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Microsoft Access

What are Microsoft Access' advantages over Microsoft Excel in analyzing large data files?


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February 09, 2010 2:31PM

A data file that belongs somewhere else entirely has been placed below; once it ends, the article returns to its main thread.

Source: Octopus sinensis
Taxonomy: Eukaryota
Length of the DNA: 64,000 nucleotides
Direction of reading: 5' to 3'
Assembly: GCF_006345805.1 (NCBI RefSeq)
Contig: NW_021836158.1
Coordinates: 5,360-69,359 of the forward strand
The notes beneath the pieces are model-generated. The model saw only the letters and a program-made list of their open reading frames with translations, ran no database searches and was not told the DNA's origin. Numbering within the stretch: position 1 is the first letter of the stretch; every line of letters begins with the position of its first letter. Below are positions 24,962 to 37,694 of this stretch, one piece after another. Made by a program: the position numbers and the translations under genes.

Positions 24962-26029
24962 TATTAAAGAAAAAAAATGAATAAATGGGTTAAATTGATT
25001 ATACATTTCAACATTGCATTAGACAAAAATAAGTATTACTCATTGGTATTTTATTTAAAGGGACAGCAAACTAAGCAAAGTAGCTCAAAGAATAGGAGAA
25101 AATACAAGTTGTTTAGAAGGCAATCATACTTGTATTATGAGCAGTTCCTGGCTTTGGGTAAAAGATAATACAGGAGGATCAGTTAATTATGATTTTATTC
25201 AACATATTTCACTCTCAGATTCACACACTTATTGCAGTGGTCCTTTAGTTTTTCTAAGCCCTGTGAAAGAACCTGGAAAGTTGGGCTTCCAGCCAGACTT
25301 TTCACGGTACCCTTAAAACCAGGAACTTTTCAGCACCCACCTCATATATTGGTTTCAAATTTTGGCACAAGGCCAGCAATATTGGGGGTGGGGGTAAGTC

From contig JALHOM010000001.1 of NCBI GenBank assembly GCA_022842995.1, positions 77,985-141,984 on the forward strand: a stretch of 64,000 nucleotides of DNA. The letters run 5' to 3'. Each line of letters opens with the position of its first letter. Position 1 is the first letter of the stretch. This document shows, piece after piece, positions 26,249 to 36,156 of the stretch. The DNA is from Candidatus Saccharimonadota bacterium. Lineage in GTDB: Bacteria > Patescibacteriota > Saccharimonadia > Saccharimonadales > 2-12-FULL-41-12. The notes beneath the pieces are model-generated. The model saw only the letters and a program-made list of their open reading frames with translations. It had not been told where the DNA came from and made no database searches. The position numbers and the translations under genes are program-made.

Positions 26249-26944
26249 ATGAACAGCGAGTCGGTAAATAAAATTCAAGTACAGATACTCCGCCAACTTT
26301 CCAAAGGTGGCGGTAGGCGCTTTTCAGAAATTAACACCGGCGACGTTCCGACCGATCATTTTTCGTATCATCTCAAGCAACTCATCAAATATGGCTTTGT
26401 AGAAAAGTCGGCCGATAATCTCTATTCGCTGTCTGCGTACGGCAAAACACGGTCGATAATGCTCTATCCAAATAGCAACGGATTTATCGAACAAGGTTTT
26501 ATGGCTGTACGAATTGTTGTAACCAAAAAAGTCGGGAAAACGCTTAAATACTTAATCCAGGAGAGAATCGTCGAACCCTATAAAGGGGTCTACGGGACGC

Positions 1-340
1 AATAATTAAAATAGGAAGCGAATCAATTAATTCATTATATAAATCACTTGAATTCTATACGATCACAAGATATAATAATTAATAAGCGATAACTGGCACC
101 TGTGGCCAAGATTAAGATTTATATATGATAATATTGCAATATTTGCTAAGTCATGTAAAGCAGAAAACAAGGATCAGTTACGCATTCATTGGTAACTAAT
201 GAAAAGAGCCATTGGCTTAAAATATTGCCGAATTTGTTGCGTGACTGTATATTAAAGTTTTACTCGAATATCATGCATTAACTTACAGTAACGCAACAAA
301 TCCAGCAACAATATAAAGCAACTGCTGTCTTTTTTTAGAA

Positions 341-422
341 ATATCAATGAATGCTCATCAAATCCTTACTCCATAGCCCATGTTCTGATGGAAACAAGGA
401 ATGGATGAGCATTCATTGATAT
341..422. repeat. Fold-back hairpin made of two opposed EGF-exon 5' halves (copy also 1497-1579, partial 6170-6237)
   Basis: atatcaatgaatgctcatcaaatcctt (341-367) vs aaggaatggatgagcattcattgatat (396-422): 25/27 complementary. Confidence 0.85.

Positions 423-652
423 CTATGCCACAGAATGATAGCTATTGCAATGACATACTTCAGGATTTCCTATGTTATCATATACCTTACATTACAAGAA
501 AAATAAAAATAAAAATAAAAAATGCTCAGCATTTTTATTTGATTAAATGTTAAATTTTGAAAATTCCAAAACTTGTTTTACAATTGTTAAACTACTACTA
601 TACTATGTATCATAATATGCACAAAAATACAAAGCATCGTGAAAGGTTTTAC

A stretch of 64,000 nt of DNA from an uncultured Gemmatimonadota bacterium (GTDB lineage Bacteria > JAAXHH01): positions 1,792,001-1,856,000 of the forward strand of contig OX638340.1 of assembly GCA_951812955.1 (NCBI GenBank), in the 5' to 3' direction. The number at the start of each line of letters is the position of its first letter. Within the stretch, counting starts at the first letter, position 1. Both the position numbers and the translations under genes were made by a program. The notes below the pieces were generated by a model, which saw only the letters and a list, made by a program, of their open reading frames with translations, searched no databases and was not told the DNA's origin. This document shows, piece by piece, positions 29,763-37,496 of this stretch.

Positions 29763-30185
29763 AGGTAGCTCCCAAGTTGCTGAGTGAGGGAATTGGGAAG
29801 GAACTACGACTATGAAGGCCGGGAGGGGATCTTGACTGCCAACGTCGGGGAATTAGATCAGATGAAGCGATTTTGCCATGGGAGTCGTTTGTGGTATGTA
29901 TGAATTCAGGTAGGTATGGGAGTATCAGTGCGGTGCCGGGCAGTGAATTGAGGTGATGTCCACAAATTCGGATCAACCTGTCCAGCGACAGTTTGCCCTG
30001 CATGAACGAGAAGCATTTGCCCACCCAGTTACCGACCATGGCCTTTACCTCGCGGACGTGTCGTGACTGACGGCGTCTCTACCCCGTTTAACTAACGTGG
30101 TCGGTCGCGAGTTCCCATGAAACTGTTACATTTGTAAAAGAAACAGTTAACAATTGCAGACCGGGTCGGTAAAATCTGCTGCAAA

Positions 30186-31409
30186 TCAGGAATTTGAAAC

If you work on a huge number of sets of data, which you have to sort, filter, group, and create subgroups on which to calculate or extract values such as averages, medians, or/and maximums, you are better off with Access. The process of creating groups within groups and then performing calculations on those is way more cumbersome in Excel. Excel on the other hand will be better for analyzing up to a few hundred records of data. The number of records, however, cannot exceed 65536 records (Excel 2003) or 1,048,576 (Excel 2007) . This is the maximum number of records Excel can handle. It also depends on the way you want to analyse the data. Databases are good for finding relationships in data. Spreadsheets are good for crunching numbers and doing "what if" analysis (e.g. scenario models). Because of a spreadsheets two dimensional design (rows and columns), the way users use spreadsheets as combined input/storage/output systems, and a spreadsheets inability to easily establish enforceable relationship rules between rows (or columns) on the same or different spreadsheets, the true multi dimensional nature of data can be hidden from the user and/or violated by incorrect data edits. This can make analysis of data difficult if the data is stored in a spreadsheet. It is easy to extract data from a database into a spreadsheet to take advantage of a spreadsheets unique data manipulation features (e.g. pivot tables, charts etc). The real questions should be "Where do I store the data I want to analyse?" The answer to that is definitely "In a database". You can make it safe there. Then choose the appropriate tool for the analysis you want to do.